Another Seattle area startup reached a billion dollar valuation as Auth0 announced a big $103 million financing round a couple of weeks ago. Based in Bellevue, Washington, Auth0 helps developers build identity authentication capabilities into their applications. By securing the perimeter to a corporate network, the company says it can prevent data breaches from unauthorized logins and improper access.
The company has more than 7,000 enterprise customers with more than 2.5 billion logins per month. It’s come a long way since its $2.4 million seed round in 2016. Clients include Atlassian, SPgroup, fuboTV, and others in over 70 nations across the globe use Auth0 to secure their web, mobile, and legacy applications.
Total financing to date is more than $210 million for Auth0, and its valuation has surpassed $1 billion. Sapphire Ventures led the round with participation from K9 Ventures, Telstra Ventures and others. Auth0 total funding tops $210 million to date.
Seattle revenue automation startup Outreach recently attained unicorn status, other Seattle companies in that class include trucking startup Convoy, pet sitting platform Rover, and used goods market OfferUp.
Auth0 — pronounced “auth-zero” — provides authentication-as-a-service to its corporate customers — or, to everyone else, a secure login system used to properly authenticate the identity of employees. Anyone working in a medium-to-large business understands this process. Auth0 provides login and authentication systems for a wide variety of device types — including Internet of Things devices — in a variety of formats, including single sign-on, multi-factor authentication, and password-less logins.
Auth0 combines login and identity verification options to some lines of code that developers can add to their applications. Its platform includes services such as single sign-on, two factor authentication, password free login capacities and the capability to detect password breaches. As companies add dozens of external and internal cloud services to their enterprise applications toolboxes, ensuring security and compliance becomes much harder, and single sign-on products help manage that complexity. In a statement to GeekWire, Auth0 CEO and co-creator, Eugenio Pace said in a statement:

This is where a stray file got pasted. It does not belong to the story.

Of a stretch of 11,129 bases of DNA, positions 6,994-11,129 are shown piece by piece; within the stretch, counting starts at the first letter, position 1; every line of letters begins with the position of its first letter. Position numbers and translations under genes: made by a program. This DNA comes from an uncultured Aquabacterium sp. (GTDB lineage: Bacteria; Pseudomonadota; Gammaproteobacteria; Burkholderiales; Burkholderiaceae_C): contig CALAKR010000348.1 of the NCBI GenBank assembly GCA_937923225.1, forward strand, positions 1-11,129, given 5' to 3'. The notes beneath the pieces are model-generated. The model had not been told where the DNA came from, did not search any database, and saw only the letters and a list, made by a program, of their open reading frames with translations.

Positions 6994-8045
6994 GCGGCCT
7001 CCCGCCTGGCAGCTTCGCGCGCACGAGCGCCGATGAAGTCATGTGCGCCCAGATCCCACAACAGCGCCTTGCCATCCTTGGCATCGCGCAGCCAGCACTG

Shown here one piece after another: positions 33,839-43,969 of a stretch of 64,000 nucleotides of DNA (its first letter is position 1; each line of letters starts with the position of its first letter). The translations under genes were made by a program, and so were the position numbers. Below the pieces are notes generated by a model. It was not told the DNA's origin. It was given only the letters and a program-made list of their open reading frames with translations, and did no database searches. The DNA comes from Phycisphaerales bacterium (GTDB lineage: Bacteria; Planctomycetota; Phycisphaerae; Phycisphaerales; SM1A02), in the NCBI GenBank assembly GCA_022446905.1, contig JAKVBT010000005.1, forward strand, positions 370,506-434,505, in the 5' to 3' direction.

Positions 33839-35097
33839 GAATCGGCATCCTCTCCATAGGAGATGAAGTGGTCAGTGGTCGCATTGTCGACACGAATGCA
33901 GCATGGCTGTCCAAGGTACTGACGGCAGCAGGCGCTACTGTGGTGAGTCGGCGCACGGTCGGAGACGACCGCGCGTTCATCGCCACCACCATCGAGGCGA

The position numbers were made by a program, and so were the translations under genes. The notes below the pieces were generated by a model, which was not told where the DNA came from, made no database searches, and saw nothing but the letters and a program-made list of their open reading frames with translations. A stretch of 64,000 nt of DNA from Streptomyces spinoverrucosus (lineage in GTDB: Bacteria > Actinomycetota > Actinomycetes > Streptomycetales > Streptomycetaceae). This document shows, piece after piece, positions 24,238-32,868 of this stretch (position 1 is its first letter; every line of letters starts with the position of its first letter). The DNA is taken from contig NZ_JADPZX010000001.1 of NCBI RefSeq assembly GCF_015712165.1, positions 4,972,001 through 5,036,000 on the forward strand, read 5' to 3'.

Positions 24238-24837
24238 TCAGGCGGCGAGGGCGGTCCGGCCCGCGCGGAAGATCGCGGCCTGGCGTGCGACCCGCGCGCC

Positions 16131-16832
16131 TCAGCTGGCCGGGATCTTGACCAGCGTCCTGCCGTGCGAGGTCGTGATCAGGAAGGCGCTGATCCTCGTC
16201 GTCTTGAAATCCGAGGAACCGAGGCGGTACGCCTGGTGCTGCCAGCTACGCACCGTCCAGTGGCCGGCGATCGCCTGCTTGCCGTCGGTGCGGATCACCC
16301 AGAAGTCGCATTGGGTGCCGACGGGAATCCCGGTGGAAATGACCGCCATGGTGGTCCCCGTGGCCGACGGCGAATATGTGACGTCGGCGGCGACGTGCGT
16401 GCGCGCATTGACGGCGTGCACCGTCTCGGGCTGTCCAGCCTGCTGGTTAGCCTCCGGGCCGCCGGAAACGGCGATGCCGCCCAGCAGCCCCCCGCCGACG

“This Series E financing is validation that what we’re doing and the platform we’re supplying are critical for the achievement of our customers. Businesses can’t afford data breach, and this investment is a key indicator that identity management is a business worth investing in.”
Auth0 stated it carries on to double client growth and earnings year over year. The company competes with many other major players: Okta became public and has been growing steadily, and Pace’s former company, Microsoft, does business in this market with its Active Directory product.
Other comparable startups comprise Onfido, Socure, Obviously, Jumio and much more. McKinsey quotes the ID verification-as-a support market will reach $16-to-20 billion by 2022.
A security first mindset is critical for businesses of all sizes today. According to data from the 2018-2019 Global Application and Network Security Report, the average cost of a cyberattack (estimated) is more than $1 million, and for those organizations who calculate real costs rather than estimate the impact of a breach, the cost is in the $1.67M range. Cyberattacks result in productivity and operational downtime, service disruption for customers, data theft, and a serious knock on brand credibility. Customer information is at risk, business information is at risk, and employee information is at risk when security isn’t a top concern, for everyone in the organization, from the boardroom on down. Identity verification like what Auth0 offers is important, but creating a culture of security awareness, ongoing security training for employees, and instilling the notion that your employees are the front line of defense against cyberattacks is even more important.
Futurum Research provides industry research and analysis. These columns are for educational purposes only and should not be considered in any way investment advice.
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